The Bridges of Paris: Pont Alexandre III, an Open-Air Museum
The Pont Alexandre III is Paris’s most elegant, grandiose, and sumptuous bridge: one of the most beautiful river crossings in the world. It was built for the Exposition Universelle of 1900, an international world’s fair that introduced talking films, escalators, Russian nesting dolls, wireless telegraphy (radio), and the most powerful telescope ever built. Rudolf Diesel exhibited his new combustion engine which ran only on peanut oil, and the city staged the first Olympic Games outside of Greece. The fair introduced the Art Nouveau style into popular culture and for the first time electric lights illuminated the City of Light.
The bridge links Les Invalides, the site of Napoleon’s tomb, on the Left Bank with the Champs-Élysées on the Right Bank. Add in views of the Eiffel Tower and it becomes the ideal spot for wedding photographs. Crossing the bridge by foot takes you on a stroll through what might be thought of as Paris’ premiere open-air (en plein air) museum, with an array of masterful sculptures—lions, cherubs, nymphs, maidens, cupids, water spirits, fish, scalloped seashells, and sea monsters. Gorgeous Art Nouveau lamps provide illumination.
Four pillars provide stabilizing counterweight to the bridge’s arch without obstructing the view. On each base sits an allegorical sculpture representing France in a different era: King Charlemagne, the Renaissance, King Louis XIV who built Versailles, and modern times. Magnificently gilded allegorical statues crown the pillars. The Sciences, Arts, Commerce, and Industry each bringing the winged horse Pegasus to heel.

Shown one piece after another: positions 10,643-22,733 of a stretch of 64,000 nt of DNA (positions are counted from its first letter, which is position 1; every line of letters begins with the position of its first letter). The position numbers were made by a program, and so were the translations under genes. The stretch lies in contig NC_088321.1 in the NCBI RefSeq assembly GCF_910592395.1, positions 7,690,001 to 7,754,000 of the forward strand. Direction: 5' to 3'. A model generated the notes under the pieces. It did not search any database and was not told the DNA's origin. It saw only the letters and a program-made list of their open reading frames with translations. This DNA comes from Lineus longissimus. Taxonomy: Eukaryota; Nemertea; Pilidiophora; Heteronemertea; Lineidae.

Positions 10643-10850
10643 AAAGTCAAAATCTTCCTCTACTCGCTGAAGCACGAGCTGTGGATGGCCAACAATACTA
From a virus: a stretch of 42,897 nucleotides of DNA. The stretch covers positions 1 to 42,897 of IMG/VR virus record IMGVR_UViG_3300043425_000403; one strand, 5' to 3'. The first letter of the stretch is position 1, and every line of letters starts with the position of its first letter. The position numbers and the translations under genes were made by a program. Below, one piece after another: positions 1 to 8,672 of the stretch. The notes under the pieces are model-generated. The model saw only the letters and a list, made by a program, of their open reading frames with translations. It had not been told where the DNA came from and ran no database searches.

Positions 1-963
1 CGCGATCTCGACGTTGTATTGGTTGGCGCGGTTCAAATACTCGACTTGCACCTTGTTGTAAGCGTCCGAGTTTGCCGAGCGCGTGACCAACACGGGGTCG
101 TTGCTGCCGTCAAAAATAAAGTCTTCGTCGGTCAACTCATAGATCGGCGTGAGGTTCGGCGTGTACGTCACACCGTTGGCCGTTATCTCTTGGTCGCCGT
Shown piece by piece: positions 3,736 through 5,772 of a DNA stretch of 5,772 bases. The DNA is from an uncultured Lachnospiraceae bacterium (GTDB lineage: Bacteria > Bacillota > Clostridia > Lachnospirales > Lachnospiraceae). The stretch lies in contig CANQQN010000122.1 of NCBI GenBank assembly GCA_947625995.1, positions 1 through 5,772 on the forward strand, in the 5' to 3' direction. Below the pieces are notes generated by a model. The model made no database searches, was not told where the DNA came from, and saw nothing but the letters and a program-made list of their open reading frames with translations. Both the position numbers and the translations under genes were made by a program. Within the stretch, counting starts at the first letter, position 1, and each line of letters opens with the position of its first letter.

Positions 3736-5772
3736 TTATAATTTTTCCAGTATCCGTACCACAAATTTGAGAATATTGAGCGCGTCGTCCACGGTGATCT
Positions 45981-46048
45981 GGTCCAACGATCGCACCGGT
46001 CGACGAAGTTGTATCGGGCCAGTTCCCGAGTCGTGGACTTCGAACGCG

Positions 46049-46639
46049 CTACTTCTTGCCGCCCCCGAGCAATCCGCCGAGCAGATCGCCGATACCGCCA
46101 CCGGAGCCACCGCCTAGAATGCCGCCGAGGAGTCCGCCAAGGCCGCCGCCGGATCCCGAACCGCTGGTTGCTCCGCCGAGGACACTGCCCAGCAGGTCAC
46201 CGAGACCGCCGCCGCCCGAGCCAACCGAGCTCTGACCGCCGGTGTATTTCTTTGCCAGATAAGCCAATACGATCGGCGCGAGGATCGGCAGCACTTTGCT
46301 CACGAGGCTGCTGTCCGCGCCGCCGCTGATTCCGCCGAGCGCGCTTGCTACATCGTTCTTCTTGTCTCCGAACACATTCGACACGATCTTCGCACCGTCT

Following the Franco Prussian War of 1870-71, a second wave of the industrial revolution brought affluence, prosperity, and even greater cultural influence to France and Paris in particular. Peace visited the Continent for over 40 years and the tenor of the times was optimistic. France’s educational, medical, and scientific institutions were now the best in all Europe, despite stiff competition from England, Austria, and Germany.
The bridge is named after Tsar Alexander III, who finalized a Russian alliance with the Third Republic in 1892. The bridge celebrates and commemorates this new diplomatic relationship between France and Russia, whose aristocracy learned to speak French at a young age as fluently as their native tongue. Alexander’s son, Nicholas II, laid the bridge’s foundation stone in October 1896.
The single long, low arch of the Pont Alexandre III, with its Beaux Arts and Art Nouveau décor, exemplifies the Parisian Belle Époque (“Beautiful Era”) of 1871 to 1914. During the Belle Époque the arts flourished, bringing forth the still popular Art Nouveau (“New Art”) style, whose sinuous curves were a reaction to over-stuffed décor, and the result of the new popularity of Japanese and other Asian art. The era was given its name only retrospectively, after the devastation and suffering of the two world wars that followed.
The Pont Alexandre III is more than just a river crossing. Dressed up with exquisite art, it is one of the most beautiful travel destinations in Paris.
This excerpt from Bridges of Paris is published with permission from Michael Saint James and Citron Bay Press. This coffee table book includes 350 original color photographs: stunning portraits of each bridge as well as intimate riverside moments. Saint James also tells the history of the bridges crossing the Seine river in Paris. The book is available at www.bridgesofparis.com, and on Amazon.com.
Living as a Parisian for a year, Saint James left his American lifestyle and spent his days and nights capturing images from over, on, beside and under the bridges of Paris. He immersed himself in French culture to search out his authentic artist self.
Lead photo credit : Pont Alexandre III, Bridges of Paris by Michael Saint James
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